The Polish-Lithuanian Commonwealth

Szlachcic na zagrodzie równy wojewodzie.

The noble on his estate is equal to the voivode.

This is a Polish proverb, part of the legacy that came with the Commonwealth, that basically means that no free man would think of himself as less superior than anyone else.

The Polish-Lithuanian was one of the early republics, and experienced a time of prominence in the mid-1600s. A huge state, (see this map) it had over 8 million residents. Germans, Armenians, Jews, Poles, etc. all lived together. However, whilst there was freedom of religion and many different faiths, Catholic was predominant under the constitution. The constitution, for that matter, was made up of all parliamentary legislation – ranging from the obligation of farmer tenants to wartime taxation.

Many would disagree that the Commonwealth was a republic, as there were still enserfed peasantry and privately controlled cities, and additionally, politics was limited to the szlachta (upper class). Those who held seats in the Senate could also only be Catholic, as was the case with the elected King of the Commonwealth.

Comparing the Commonwealth with its close neighbours, though, illustrates the importance of the progress it had made so early. Rights of self-determination to regional councils and a Parliament of the Commons made in the Commonwealth contrasted with the victory of absolute and central rule in Russia over Zemskii sobor (assembly of the people).

Furthermore, whilst in the Commonwealth, libertas and the rule of law was the guiding principle of the state, in Russia autocracy alone symbolised the principles of justice, salvation, and the state structure. Additionally, the Catholic King of the Polish-Lithuanian Commonwealth was actively ‘monitored’ by the country’s politicians, who often blocked key decisions.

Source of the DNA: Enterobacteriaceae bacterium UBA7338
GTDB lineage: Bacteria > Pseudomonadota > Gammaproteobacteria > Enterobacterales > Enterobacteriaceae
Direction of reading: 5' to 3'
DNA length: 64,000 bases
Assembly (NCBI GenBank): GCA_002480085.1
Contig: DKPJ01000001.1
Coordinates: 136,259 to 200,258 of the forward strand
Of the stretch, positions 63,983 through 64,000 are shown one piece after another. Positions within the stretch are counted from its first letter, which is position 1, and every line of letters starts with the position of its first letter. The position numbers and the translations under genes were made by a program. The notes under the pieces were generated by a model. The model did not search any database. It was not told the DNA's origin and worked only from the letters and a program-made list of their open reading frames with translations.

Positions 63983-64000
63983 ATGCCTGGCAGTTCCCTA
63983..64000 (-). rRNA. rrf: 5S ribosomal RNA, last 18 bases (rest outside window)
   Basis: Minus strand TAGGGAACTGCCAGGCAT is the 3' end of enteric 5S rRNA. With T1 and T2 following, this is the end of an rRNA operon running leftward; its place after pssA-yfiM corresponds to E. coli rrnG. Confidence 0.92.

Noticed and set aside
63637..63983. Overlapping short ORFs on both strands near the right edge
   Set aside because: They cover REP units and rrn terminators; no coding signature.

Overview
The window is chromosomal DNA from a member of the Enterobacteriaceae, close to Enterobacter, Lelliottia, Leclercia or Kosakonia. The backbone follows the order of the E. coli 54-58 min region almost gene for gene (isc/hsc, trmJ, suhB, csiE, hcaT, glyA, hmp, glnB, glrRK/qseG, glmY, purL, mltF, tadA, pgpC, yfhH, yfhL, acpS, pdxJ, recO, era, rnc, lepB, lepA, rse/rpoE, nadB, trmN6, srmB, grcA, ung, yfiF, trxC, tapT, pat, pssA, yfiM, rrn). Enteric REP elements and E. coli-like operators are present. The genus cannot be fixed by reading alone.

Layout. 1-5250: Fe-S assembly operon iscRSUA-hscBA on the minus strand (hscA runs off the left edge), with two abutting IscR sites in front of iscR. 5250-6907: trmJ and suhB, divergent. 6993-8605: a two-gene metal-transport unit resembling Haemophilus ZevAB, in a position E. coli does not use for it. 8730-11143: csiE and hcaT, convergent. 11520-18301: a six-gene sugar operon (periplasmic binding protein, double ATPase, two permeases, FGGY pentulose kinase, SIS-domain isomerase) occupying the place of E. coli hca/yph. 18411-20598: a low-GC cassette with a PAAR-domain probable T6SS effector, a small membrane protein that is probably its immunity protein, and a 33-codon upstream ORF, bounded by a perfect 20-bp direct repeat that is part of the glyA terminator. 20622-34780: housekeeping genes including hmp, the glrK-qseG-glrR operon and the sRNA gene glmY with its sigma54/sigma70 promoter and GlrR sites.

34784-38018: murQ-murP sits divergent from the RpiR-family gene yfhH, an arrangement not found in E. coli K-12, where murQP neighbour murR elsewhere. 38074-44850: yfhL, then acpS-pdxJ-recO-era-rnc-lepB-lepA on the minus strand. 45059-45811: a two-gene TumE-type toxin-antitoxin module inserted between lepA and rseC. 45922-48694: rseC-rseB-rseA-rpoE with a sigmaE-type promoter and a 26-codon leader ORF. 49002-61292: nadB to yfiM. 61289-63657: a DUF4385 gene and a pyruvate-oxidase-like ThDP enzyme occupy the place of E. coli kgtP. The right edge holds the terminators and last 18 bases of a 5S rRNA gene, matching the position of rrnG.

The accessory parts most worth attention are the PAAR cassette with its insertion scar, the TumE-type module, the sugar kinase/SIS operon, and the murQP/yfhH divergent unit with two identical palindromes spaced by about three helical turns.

Overall, the Commonwealth is an interesting example of what some might class as a democracy, at a time where this was certainly not the norm. It would be worth looking more into this.


2 Comments on “The Polish-Lithuanian Commonwealth”

  1. […] The “Borderlands” are a region to the East of Poland with a longstanding mythology in Polish discourse. Being at different points in history part of the Polish state, they are a central place of political confrontation and national identity. The very term hints that they are part of Poland, albeit not in the centre. Speaking vaguely, they can form a part of ‘Greater’ Poland, constituting the old Polish-Lithuanian Commonwealth which I have written about already. […]

  2. Holden McGroin says:

    I wonder if (‘Vlad the Inhaler’, cause he’s gotta be smoking something) Putin realizes that he may single-handedly resurrect the Polish-Lithuanian-Ukrainian Commonwealth that was briefly floated about after 1658